Thomas Blommel and Melissa Hutcheson, both physics graduate students, were awarded prestigious fellowships by the Department of Energy.
Thomas Blommel was awarded the Computational Science Graduate Fellowship (CSGF). This highly competitive fellowship is awarded to undergraduate seniors or first-year graduate students in science or engineering who have a strong academic background and interest in computational research. The CSGF provides up to four years of support via a tuition waiver and stipend, and recipients spend 12 weeks at a national lab to further their research.
Thomas is a second-year graduate student working with Professor Emanuel Gull on simulations of condensed matter systems. Condensed matter systems such as solids are challenging to simulate because they contain billions of atoms. Most physics principles and calculations were developed to understand a single atom or a small group of atoms, and it is impossible to perform a calculation that considers all the atoms individually. Additionally, in solids, the ordered pattern of atoms and the interactions between them can allow new and unexpected properties to emerge for the solid as a whole - properties that the individual atoms do not display. To deal with this, researchers use quantum Monte Carlo methods, which are a family of computational tools that allow for collective calculations on large numbers of atoms. These methods can be applied with high accuracy to diverse types of condensed matter systems.
For his CSGF project, Thomas is interested in applying quantum Monte Carlo methods to strongly correlated systems. Strongly correlated systems are materials in which new material properties arise from strong interactions between the electrons. A familiar example is in magnets, where the electrons line up in a specific pattern to produce the magnetic effect. Another type of strongly correlated system is a superconductor, where the electrons pair up, allowing current to flow in the material without resistance. Through his research, Thomas hopes to understand more about the physics behind superconductivity, allowing researchers to discover new materials that display this property. In the future, Thomas plans to spend his national lab time studying non-equilibrium systems, or how these systems evolve over time after a perturbation.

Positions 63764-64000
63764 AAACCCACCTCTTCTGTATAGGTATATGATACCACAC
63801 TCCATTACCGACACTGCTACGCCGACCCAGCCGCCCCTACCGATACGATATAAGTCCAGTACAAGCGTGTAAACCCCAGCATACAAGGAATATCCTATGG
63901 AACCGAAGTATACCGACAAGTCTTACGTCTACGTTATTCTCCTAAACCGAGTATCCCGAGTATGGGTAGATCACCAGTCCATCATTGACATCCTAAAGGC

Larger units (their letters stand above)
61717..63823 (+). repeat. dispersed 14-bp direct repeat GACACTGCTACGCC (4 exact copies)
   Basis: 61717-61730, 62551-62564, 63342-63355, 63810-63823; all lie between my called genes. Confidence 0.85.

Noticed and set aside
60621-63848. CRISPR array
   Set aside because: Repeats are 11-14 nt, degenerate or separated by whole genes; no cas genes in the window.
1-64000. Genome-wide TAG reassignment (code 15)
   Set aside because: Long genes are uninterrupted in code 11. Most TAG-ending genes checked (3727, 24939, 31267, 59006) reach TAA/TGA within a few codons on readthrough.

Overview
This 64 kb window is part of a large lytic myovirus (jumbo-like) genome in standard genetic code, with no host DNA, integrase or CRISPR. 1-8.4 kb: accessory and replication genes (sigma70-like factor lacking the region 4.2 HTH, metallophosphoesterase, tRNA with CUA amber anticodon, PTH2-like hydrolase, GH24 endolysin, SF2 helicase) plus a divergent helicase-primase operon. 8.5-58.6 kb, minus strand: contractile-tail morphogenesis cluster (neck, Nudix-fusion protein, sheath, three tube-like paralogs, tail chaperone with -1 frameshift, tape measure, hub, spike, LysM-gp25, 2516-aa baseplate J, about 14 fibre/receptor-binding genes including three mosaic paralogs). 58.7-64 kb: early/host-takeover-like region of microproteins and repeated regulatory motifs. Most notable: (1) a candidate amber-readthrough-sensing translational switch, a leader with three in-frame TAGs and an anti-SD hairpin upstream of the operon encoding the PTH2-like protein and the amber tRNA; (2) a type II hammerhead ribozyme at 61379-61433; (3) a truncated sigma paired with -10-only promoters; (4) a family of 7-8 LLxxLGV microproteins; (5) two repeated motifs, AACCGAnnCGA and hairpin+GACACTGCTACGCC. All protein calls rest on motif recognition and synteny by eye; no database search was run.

Fifth-year graduate student Melissa Hutcheson was awarded an Office of Science Graduate Student Research Fellowship to work at the Fermi National Accelerator Laboratory (Fermilab). This prestigious award allows graduate students in science or engineering to conduct dissertation research at a national laboratory for three to 12 months.
Melissa works in Professor Myron Campbell’s research group and on the K-0 at Tokai (KOTO) experiment in Tokai, Japan. KOTO studies interactions within the Standard Model, our current description of fundamental particles and forces. Specifically, KOTO aims to measure the decay of a kaon into a pion and two neutrinos. Kaons and pions are particles that are each made of two quarks; quarks and neutrinos are both fundamental particles in the Standard Model. The particular decay studied by KOTO is extremely rare - one in 30 billion kaons undergoes this decay - but by studying it researchers hope to probe the Standard Model. Results could place new constraints on the types of interactions allowed between particles or lead to the discovery of violation of fundamental symmetries of the Standard Model. At the moment, the Standard Model predictions for the kaon decay studied at KOTO have a higher accuracy than the experimental results, so a major goal is to find techniques that improve the experimental accuracy.
One way to do this is to remove the “background,” or unwanted data collected from processes other than the kaon decay being studied. The origins of the background must be understood so that this unwanted data can be removed, isolating the data from the kaon decay for further analysis. Especially for such a rare process, it is essential to understand and correctly remove the background. Melissa’s project uses techniques from machine learning to understand the origin of background data to improve how it is removed during analysis. This will allow for an increase in accuracy of the experimental results from KOTO, bringing the team closer to finding out whether there might be new physics beyond the Standard Model. At Fermilab, Melissa worked with Dr. Nhan Tran, who performs machine learning analyses for experiments at the Large Hadron Collider.